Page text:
But let’s not be too pharisaical about Pharisees.  Someone asked me this week, “Is it fair to expect the Pharisees to show grace?”  Probably not.  They were immersed in a system that really believed the best way to honor God is by a detailed analysis of every point of the law, and a passionate application of that law to yourself and others.  Do you expect accountants to be precise and honest about bookkeeping and taxes?  Do you expect pharmacists to follow exact rules when filling prescriptions?  Do you expect police officers to know and enforce the traffic laws?  The Pharisees thought of themselves in those terms, only the law they were applying was God’s law.

I doubt seriously any Pharisee went inside Matthew’s house to check out the dinner party.  They didn’t have to.  They knew who lived there, and they saw the guests who entered, including Jesus.  So when they get a chance, they confront one of Jesus’ disciples: “Why does your teacher eat with tax collectors and sinners?”

Jesus’ response is threefold, in verses 12-13.

  • “It is not the healthy who need a doctor, but the sick.”  Most of my doctors would dispute that statement, because they believe in preventing disease as well as curing it.  But let’s not impose modern medicine on this story.  Jesus is quoting a common proverb, and his point is that where there is disease, it’s not at all surprising to find a physician present.  He or she is not there because they themselves are sick, but because they are needed.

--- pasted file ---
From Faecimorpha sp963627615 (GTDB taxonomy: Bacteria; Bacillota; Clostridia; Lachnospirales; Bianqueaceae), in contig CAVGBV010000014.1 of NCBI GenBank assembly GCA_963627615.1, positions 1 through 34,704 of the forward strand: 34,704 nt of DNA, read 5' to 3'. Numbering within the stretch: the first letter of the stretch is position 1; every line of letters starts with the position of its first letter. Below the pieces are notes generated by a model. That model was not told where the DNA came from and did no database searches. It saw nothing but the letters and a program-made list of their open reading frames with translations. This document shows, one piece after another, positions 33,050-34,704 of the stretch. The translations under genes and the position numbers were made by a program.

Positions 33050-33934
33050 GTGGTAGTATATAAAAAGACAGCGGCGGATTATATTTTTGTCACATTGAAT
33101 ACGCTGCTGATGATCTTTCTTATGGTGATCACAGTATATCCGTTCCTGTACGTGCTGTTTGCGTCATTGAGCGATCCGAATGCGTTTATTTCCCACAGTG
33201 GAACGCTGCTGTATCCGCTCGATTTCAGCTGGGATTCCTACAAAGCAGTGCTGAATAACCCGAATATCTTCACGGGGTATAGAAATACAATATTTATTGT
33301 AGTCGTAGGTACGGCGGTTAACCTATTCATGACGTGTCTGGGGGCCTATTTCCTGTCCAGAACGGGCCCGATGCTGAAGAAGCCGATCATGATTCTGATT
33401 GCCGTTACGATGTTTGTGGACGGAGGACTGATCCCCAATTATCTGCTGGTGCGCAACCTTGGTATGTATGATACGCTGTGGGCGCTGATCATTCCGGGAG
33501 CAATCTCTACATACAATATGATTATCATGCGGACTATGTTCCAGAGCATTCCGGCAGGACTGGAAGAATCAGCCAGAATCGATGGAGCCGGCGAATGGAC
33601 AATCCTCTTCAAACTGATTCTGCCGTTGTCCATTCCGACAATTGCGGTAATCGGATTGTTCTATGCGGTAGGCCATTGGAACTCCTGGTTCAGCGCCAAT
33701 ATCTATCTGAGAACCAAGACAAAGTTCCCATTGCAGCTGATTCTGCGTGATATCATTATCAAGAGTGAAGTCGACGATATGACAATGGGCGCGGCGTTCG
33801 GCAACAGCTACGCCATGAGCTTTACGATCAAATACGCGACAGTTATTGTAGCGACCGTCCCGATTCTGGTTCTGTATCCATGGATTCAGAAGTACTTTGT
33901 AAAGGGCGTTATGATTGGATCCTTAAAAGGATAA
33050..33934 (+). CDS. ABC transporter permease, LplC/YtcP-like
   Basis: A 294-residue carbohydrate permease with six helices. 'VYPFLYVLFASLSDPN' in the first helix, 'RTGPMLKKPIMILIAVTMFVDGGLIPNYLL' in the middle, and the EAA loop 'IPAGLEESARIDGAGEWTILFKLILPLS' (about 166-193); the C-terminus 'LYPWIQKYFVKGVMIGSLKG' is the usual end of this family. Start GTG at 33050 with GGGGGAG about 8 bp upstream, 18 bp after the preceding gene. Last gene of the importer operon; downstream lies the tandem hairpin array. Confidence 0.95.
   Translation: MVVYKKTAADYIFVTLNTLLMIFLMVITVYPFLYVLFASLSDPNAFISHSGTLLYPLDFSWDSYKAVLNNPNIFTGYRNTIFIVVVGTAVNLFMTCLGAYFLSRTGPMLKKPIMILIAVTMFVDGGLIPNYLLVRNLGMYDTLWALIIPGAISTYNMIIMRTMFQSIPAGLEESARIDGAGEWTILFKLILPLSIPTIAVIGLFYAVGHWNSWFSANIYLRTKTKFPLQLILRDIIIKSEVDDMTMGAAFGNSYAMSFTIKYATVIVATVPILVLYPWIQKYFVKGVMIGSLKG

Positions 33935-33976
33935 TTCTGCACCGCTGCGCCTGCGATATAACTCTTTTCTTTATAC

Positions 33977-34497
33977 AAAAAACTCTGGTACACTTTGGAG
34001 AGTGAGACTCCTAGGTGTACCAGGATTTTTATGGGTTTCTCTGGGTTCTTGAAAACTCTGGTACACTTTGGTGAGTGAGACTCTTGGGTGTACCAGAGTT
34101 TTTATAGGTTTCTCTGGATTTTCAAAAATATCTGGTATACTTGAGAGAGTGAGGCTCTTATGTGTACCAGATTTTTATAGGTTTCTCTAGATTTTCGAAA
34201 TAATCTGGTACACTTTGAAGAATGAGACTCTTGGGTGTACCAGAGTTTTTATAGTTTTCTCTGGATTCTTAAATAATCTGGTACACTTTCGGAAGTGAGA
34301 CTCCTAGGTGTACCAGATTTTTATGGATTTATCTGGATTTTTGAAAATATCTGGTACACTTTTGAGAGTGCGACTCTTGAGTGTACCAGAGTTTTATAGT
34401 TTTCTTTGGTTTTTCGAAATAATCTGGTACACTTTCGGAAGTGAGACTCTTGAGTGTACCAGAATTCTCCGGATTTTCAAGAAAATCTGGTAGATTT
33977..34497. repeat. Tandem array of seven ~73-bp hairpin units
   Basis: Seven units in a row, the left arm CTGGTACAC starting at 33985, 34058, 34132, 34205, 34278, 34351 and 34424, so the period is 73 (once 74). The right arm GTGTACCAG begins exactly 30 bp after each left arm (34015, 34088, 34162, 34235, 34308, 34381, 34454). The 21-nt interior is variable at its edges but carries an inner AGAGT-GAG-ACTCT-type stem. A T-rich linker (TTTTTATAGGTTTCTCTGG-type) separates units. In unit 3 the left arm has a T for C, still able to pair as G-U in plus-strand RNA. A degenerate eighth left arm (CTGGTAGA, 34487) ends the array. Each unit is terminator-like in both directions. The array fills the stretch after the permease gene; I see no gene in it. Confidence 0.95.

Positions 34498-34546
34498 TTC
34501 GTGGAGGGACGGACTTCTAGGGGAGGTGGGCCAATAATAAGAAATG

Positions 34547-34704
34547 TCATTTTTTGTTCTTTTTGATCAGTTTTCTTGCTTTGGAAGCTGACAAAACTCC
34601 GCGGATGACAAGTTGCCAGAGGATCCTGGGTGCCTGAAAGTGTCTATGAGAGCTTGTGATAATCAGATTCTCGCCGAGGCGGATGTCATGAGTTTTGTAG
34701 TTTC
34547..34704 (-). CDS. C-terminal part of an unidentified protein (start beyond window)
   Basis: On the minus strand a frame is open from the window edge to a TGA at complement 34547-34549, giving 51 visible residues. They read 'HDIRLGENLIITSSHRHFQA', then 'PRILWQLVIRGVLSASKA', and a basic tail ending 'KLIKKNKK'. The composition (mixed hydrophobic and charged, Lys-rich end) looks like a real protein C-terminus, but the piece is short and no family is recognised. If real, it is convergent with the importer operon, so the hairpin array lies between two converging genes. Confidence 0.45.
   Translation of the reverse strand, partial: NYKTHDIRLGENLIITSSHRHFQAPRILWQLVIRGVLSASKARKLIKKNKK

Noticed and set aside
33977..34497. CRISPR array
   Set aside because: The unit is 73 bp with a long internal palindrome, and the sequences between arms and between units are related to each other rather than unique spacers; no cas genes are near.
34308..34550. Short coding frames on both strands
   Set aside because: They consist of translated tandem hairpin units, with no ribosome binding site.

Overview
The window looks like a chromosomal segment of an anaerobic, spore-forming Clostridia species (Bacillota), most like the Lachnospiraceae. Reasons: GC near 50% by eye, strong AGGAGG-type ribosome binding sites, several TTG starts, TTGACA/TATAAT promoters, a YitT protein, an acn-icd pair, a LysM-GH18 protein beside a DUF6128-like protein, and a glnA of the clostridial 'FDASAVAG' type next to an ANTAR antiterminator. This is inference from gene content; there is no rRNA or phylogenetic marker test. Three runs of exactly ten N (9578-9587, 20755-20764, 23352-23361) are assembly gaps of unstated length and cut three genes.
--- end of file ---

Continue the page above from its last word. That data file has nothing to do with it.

• “But go and learn what this means: ‘I desire mercy, not sacrifice.”  This is a quote from Hosea 6:6.  Hosea’s concern is with people who only focus on outward religion – the duties and rituals – and whose heart is not changed.  “Go and learn what this means,” Jesus says, which means, “Just meditate on that one phrase from your own Bible until it penetrates deep into your heart that what God wants most from sinners is their recovery.
  • “For I have not come to call the righteous, but sinners.”  There’s obviously an irony here, because these Pharisees are not ‘righteous.’  But they think of themselves that way.  Jesus is saying something like, “For the sake of argument, let’s concede for a moment that you are as good as you think you are.  Then you’re already in, right?  My focus is on those who aren’t already in.

And there Matthew’s self-portrait ends.  That’s all, literally, that we know about him from his own gospel.

Notes from Mark and Luke

We do, however, know a little more about this story from parallel accounts in two other gospels.  You probably know that the first three gospels are called “synoptic” because they “see with” each other.  They often offer parallel stories.  Matthew’s call is one example.

Mark tells the same story in chapter 2:13-17.  He adds a few other details. This calling  happened “beside the lake” (13).  There was a “large crowd” with Jesus, and he was teaching them when he encountered Matthew (13).  Instead of “Matthew,” Mark calls the tax collector “Levi,” which may have been his other name or he could have been from the tribe of Levi.  Michael Card believes Matthew was a nickname Jesus gave to Levi. It means “gift of God,” and it represented his new identity.  Mark also tells us that Levi was the “son of Alpheus” (14).   Another of Jesus’ disciples, James, was the “son of Alpheus” (Mark 2:18), which may mean that Simon and Levi were brothers.  Maybe James met Jesus first and he’s the one who told Matthew all about him before that encounter at the toll booth.

Luke adds one more detail when he tells this story in 5:27-32.  What Matthew called “dinner” was, the way Luke told it, a “great banquet” (29), and the guests numbered into a “large crowd” (29).  If you and I were invited 100 years ago to the Biltmore House as guests of the Vanderbilt family, we would look around in awe at the “great banquet” – the dining hall, the elegant food, the servants who prepared and served it.  But someone in the family would just write in their diary the next day, “We had dinner with a few guests.”  This little hint tells me that Matthew was very rich.

When to hang out with sinners